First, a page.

MDX alumnus Robin Read is grateful for the ‘transformative and deeply insightful’ education that has allowed him to develop a career in robotics.
When he started his Product Design Engineering degree on the Trent Park campus in 2005, all Robin knew was that he ‘wanted to build things’.
“The course was fantastic as it exposed me to a really broad range of aspects relating to Design and Engineering,” he said.
“I was given sketching lessons, learnt about different approaches to prototyping, how to use software and how to build electronic circuits. I even built my first mobile robot in the first year!”
The final year project allowed students to work with metal machining equipment, laser and water jet cutters and 3D printers.
Fifteen years on from graduating, Robin is enjoying a successful career in the robotics industry but still finds himself still drawing upon things he learnt while at MDX.
“When I look back, the course was truly pivotal for me in two ways - firstly it helped me discover what my passion is - building robots. Secondly, and crucially, I came out with a really strong skill set but was also able to identify what skills I still needed to develop in order to really feel ready to go into robotics.”
After studying for an MSc in Robotics then a PhD in Human-Robot Interaction from Plymouth University, Robin became aware of a robotics programme at Dyson.
He now works in the company’s Future Robotics Research group, leading a small team of engineers looking at Human-Robot interaction.
Robin said: “The general goal and mission of our work is to look to the future. We look at the emerging, cutting edge technologies in the robotics world and explore and understand how those could be used to enhance or enable future Dyson robots over the next five to 10 years.”
Robin’s team focusses on building autonomous robots that work in the home environment.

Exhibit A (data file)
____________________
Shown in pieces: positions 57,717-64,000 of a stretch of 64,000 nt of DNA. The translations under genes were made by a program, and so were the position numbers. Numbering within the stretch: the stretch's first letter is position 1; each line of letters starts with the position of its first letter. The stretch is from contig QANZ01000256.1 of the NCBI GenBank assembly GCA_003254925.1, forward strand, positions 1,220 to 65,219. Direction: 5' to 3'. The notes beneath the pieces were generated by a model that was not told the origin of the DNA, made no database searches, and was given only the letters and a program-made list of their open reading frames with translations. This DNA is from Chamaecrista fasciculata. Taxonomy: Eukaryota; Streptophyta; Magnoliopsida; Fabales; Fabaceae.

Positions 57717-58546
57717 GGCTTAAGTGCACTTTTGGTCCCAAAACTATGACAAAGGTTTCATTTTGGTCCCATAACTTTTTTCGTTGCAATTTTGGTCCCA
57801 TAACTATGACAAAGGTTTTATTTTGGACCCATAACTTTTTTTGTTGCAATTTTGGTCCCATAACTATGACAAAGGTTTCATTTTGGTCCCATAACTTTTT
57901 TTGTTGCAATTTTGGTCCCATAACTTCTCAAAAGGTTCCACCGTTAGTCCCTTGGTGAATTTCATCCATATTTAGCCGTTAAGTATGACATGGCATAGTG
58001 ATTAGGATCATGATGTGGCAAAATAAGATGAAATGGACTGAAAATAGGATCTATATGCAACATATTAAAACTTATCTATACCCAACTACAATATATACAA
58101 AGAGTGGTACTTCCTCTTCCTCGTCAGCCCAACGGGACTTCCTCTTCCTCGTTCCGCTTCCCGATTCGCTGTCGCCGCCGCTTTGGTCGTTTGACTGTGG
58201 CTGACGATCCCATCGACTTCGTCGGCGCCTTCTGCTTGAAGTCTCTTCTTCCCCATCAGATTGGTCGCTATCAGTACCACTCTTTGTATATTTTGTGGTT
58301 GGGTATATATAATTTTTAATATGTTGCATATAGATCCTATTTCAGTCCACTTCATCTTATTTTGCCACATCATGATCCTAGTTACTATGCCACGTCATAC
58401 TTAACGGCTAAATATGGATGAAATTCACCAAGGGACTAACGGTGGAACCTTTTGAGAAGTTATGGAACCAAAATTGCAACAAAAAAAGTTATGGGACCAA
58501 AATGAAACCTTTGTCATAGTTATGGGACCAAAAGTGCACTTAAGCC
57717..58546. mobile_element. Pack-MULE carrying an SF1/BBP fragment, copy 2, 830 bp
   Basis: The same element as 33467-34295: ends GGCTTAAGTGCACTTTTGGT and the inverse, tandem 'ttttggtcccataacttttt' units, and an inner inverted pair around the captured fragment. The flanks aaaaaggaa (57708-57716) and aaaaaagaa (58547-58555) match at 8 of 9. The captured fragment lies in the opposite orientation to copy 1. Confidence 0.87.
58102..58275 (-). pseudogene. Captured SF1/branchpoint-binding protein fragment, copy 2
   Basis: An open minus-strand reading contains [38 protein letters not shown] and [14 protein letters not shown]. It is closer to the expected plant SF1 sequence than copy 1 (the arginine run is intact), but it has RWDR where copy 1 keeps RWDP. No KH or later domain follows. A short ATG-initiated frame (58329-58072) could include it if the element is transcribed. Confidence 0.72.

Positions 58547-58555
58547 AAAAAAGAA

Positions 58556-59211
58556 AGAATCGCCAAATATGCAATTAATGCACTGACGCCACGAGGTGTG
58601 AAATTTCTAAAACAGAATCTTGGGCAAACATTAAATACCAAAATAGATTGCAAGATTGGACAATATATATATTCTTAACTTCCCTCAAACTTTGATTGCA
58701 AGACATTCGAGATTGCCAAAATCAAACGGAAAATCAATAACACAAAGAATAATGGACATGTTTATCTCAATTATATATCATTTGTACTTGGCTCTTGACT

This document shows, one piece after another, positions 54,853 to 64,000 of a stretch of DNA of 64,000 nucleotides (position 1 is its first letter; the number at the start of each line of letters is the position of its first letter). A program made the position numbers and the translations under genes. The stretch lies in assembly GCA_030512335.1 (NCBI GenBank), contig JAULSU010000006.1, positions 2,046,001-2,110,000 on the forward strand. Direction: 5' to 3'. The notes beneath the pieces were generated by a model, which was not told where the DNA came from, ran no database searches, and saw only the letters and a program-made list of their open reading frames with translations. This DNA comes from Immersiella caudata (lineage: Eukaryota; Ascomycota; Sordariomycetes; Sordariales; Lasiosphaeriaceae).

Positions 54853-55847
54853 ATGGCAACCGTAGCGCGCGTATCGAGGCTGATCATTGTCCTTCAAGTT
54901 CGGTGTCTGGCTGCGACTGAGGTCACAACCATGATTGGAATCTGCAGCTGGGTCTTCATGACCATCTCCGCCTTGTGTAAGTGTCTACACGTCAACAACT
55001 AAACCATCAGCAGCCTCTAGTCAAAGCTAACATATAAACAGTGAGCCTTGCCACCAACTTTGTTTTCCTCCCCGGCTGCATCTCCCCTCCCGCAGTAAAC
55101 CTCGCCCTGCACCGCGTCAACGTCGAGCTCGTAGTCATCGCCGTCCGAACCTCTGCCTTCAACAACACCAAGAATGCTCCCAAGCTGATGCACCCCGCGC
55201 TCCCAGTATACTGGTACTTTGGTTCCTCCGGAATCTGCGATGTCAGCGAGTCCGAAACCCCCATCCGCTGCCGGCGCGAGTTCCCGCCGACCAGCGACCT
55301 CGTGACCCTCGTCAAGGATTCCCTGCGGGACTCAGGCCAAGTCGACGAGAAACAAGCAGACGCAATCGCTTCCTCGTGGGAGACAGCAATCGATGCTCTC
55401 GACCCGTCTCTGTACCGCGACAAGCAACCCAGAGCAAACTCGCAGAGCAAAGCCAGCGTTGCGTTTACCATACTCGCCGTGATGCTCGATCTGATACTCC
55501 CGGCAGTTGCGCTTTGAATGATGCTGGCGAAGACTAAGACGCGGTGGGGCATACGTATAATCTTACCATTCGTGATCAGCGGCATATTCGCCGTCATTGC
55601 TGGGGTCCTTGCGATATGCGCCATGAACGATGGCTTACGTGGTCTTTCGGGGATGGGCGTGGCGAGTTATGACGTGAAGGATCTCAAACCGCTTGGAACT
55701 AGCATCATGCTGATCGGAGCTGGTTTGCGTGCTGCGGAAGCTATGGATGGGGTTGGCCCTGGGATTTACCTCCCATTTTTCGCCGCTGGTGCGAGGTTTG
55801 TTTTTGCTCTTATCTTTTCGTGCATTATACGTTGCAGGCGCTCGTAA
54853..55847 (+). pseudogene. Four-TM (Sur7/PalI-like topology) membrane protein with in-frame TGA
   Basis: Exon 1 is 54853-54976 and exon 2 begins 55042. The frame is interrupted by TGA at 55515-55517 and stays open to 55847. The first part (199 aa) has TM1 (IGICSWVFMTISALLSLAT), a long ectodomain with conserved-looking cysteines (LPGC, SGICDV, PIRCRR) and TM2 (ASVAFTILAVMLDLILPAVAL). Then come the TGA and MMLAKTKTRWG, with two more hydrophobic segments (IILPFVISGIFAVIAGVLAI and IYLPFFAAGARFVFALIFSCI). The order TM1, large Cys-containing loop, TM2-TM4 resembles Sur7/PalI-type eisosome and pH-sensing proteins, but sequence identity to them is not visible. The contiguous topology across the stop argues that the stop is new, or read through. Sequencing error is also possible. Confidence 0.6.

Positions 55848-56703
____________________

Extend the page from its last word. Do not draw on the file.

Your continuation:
“While we currently only sell robotic vacuum cleaners, we’re pursuing all kinds of weird and wonderful ideas in the background, and we're particularly interested in the world above the floor,” he said.
So what does a typical day look like for a Future Robotics Researcher at Dyson?
Robin said: “I need to consider and steer what we do, but most of my time is focussed on the practical engineering that goes into building working prototypes.
“I tend to be primarily software focused (as that’s where most of the magic happens in robotics) but I work with Mechanical/Mechatronic/Electronics Engineers as well as Product Designers as part of the process. Because of my background, I have a good feel and appreciation of the different aspects; why they are important and how they interact and impact each other.”
Robin’s main career aspiration is to put at least one robot out in the world that has a positive impact on people, and ideally have gone on the full journey from product/idea conception all the way to production where something comes off the end of a production line.
He said: “Building robotics is really hard and complicated, and requires such a diverse range of skills and steps. One day I hope to be able to point to a robot and tell people that I worked on it.”
Robin’s advice to prospective students and those going through clearing is: “It's okay to not be sure what you want to do after leaving school and studying on a course that has breadth can play a really big role in helping you discover what you want to do because it can expose you to so much.
“Be open minded to what modules you'll take, some might not take your fancy, but some might really surprise you.
“Get an idea of what equipment you will have access to during the course and make sure that you understand what doors it might open for you. Going to university is perhaps one of the investments into your personal skills development you will ever make and it's worth being sure that you're investing your time and energy in the best way and in the right area.”
To find out more about Design Engineering courses at MDX click here.